I just finished reading I’m Only In It For The Parking by Lee Ridley. I admit it has taken me far longer to get through than it should have, but I’ve fallen out of the habit of sitting down and reading properly. I didn’t give it the attention it quite deserved. Now that I have read it, though, I can see how stupid it was to instantly shun it when I first heard Ridley had published a book. While it isn’t perfect, I’m Only In It For The Parking supplies the general reader with a rare insight into the world of disabled people, and communication aid users in particular.
There is a lot I could say about Ridley’s book. The stage name he has given himself now strikes me as rather ironic: Ridley’s voice is far from ‘lost’. In this book it comes through quite clearly: he uses a simple, approachable tone to explain what life is like for him as a man with cerebral palsy. The experiences he details apply specifically to him, of course, so some of the things he talk about, like having a job or using pens, wouldn’t apply to all of us spastics. I also think his tone can be a bit too lighthearted and jocular at times: Ridley writes as if he is talking to people or doing a comedy gig, which I felt does not really suit the quite weighty subjects he tries to deal with at times. On the other hand, Ridley could just be employing this tone to make issues which might be very foreign to some readers seem more understandable.
Nonetheless, I would go as far as calling Ridley’s book quite a seminal piece of writing on the subject of disability: here we have a first hand account of what life is like for a communication aid user with cerebral palsy, detailing experiences ranging from dating to having epileptic seizures in a way nobody else could. He may have been given an opportunity to write and publish this book on the back of winning an itv talent show, but Ridley has used it to give readers a rare, valuable insight into a subject they may have been totally oblivious to. Far from being lost, Ridley knows precisely where his voice is and uses it to great effect. More power to him, I say.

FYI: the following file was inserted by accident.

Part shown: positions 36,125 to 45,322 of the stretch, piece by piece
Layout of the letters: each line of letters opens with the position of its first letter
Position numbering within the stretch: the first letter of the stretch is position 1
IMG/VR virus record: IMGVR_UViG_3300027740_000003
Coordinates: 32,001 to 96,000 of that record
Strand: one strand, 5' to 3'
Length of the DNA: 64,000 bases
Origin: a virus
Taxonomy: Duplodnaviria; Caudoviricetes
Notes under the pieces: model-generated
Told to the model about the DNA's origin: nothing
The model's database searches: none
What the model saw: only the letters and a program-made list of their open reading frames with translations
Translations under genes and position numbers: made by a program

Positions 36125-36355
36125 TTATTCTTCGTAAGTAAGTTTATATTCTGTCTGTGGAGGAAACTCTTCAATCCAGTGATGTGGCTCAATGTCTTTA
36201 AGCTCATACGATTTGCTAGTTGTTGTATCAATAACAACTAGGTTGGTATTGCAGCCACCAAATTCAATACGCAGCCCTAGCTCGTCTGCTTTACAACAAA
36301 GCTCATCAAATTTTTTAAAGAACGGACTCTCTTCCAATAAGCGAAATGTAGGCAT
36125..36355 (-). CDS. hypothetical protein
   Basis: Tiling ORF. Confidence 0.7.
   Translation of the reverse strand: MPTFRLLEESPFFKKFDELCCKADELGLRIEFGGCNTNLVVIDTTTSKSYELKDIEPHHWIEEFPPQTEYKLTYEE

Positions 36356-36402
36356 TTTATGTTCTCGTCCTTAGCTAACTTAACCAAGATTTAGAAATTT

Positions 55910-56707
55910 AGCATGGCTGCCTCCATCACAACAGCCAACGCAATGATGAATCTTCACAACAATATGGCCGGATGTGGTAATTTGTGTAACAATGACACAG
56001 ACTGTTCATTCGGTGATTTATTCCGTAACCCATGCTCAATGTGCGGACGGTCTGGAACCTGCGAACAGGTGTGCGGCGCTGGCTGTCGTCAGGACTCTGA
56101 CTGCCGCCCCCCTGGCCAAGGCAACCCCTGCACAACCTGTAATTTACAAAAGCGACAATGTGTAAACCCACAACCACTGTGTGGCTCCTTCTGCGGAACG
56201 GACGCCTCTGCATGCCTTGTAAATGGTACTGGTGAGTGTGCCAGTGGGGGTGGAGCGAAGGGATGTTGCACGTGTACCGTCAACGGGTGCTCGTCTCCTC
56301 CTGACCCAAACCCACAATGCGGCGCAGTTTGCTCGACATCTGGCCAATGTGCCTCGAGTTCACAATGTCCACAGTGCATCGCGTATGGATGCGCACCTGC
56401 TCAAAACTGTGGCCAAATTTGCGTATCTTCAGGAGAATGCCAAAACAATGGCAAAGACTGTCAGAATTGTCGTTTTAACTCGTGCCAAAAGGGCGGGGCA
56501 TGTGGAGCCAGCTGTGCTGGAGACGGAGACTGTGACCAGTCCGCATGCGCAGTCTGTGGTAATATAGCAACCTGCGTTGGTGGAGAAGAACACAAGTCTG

I just stumbled across an old clip of the Monty Python guys on the Graham Norton show. It was obviously from their 2014 reunion. It had been posted on a Facebook page, so I put a question asking whether they could ever do another reunion show like that. Moments later, someone posted the obvious reply that they couldn’t do such a show without Terry Jones. Of course I had to agree: as cool as I think it would be to see the guys perform the classic sketches once more, they couldn’t do it without Terry J.
That got me thinking, though: If the Pythons can’t perform, who could? Their 2014 Reunion was enormous news, all over the media. It was five years ago, though. Who else could make such a come back? Are there any other comedy groups or bands whose reappearance would make such a splash? Status Quo? The guys from Blackadder? To be honest I can’t think of any, but we all know we could do with a bit of a comedic distraction right now.
A second tv debate is airing as I type: a second debate for an election very few of us will get a vote in. Should I watch it? What would be the point? I would rather sit here and write blog entries about how pointless such debates are. It’s a complete waste of airtime if you ask me, only a fraction less farcical than the soap opera it replaced.